The attorneys for the shrimpers, commercial fisherman and others impacted by the BP oil spill have submitted their pleadings to fight the motion by BP to move all cases to its USA headquarters’ location – Houston, Tx.
The plaintiffs are arguing to have the cases tried in New Orleans, La. and to have Judge Shira Scheindlin from the Southern District of New York preside.
Why Eastern District of Louisiana?
A large number of related cases have been filed there and the Panel has previously
A plethora of pertinent witnesses are located in Louisiana, including claimants and potential claimants, key eyewitnesses to the incident and investigators, including representatives of Mineral Management Services and the Coast Guard.
In addition, the sunken wreckage of the Deepwater Horizon rig still lies in waters just off the coast of Louisiana, and once
salvaged, will most likely be analyzed in Louisiana for the causes of the incident.
The joint MMS-Coast Guard investigation is being conducted in New Orleans, in the Eastern District of Louisiana. Documentation from that critical investigation will be produced in Louisiana.
Thus, Louisiana is closer to the epicenter of this disaster than Texas, Florida or the other Gulf States, and it is the geographical focal point.
New Orleans, where the Eastern District of Louisiana sits, is also host to the Louis Armstrong International Airport, a major travel hub, with non-stop flights to many major cities around the country.
Why Judge Shira Scheindlin?
Judge Scheindlin is well recognized and highly regarded for her management of complex cases, including multidistrict litigations.
She renders decisions on motions promptly, ensuring that the litigation does not languish.
From the inception of new litigation, Judge Scheindlin issues case management orders that keep the parties on tight, but realistic, time frames for a timely resolution of the case.
She makes herself readily accessible to litigants when issues or problems arise, including a willingness to engage in telephone conferences for speedy resolution of discovery and substantive disputes so that the litigation is not delayed
Judge Scheindlin not only has MDL experience, but she has MDL experience with one of the principle defendants in these cases – British Petroleum (“BP”). Since 2003, Judge Scheindlin has presided over MDL 1358, an MDL that at one time had over 200 cases brought against the oil industry for contaminating the nation’s public drinking water supply with a gasoline additive called methyl tertiary butyl ether. In this MDL,there are over 50 defendants, including the largest oil companies operating in the United States such as BP, ExxonMobil, Shell, Citgo, Sunoco, Conoco Philips, Marathon and others.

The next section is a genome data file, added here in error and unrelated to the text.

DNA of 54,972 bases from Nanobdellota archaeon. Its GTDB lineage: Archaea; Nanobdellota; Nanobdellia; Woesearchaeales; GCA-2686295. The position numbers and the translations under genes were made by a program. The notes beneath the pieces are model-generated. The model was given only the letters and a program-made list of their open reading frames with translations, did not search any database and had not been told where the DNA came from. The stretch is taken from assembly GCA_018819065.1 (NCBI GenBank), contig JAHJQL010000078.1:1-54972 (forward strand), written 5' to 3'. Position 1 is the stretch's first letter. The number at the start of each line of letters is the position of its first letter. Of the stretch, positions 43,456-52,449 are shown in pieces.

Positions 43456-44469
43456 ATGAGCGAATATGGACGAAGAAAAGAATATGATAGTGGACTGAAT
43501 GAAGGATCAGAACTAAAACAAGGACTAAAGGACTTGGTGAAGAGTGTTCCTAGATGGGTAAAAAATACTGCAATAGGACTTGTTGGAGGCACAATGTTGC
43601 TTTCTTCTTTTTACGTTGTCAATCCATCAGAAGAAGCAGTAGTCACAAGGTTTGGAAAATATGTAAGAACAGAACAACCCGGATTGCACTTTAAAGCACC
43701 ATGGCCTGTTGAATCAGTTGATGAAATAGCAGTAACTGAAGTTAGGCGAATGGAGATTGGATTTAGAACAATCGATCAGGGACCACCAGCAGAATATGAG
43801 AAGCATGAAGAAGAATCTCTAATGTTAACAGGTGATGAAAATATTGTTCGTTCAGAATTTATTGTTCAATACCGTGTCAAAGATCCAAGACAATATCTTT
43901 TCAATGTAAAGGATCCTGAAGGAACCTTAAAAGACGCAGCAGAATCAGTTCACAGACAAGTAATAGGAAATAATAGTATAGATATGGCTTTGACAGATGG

Due in large measure to Judge Scheindlin’s management of the MDL, nearly every case filed in the MDL has settled.
For the cases that did not initially settle and were initially filed in a district within the Second Circuit, and thus a case over which she could preside at trial, Judge Scheindlin provided trial dates and conducted a trial that took approximately three months to try for the one case that remained within the Second Circuit.
In MDL 1358 alone, Judge Scheindlin decided dozens and dozens of complex motions, producing decisions in the MDL to date totaling over 1,500 pages of jurisprudence.
As might very likely be the case in these cases, there were many issues of first impression in MDL 1358, and Judge Scheindlin was not hesitant to develop new law when necessary to resolve a legal issue in one of the focus cases.
Judge Scheindlin has extensive hands-on experience with intricate discovery issues and is one of the nation’s leading experts on electronic discovery. Those issues permeate large scale litigation such as this, especially in the early days of the litigation regarding issues of document retention and preservation, covered persons and initial disclosures.
Plaintiffs recommend Judge Scheindlin, rather than one of the Judges in the Eastern District of Louisiana, because plaintiffs have been informed that most or all of the judges in the district have a conflict and cannot preside over the MDL.
Yet, because of the gravity of this situation and its impact on the Louisiana community, it is fair and appropriate to conduct the proceedings in Louisiana. Therefore, it is plaintiffs’ recommendation that Judge Scheindlin be designated the MDL judge over this and other similar cases, and that she hold hearings in the Eastern District of Louisiana.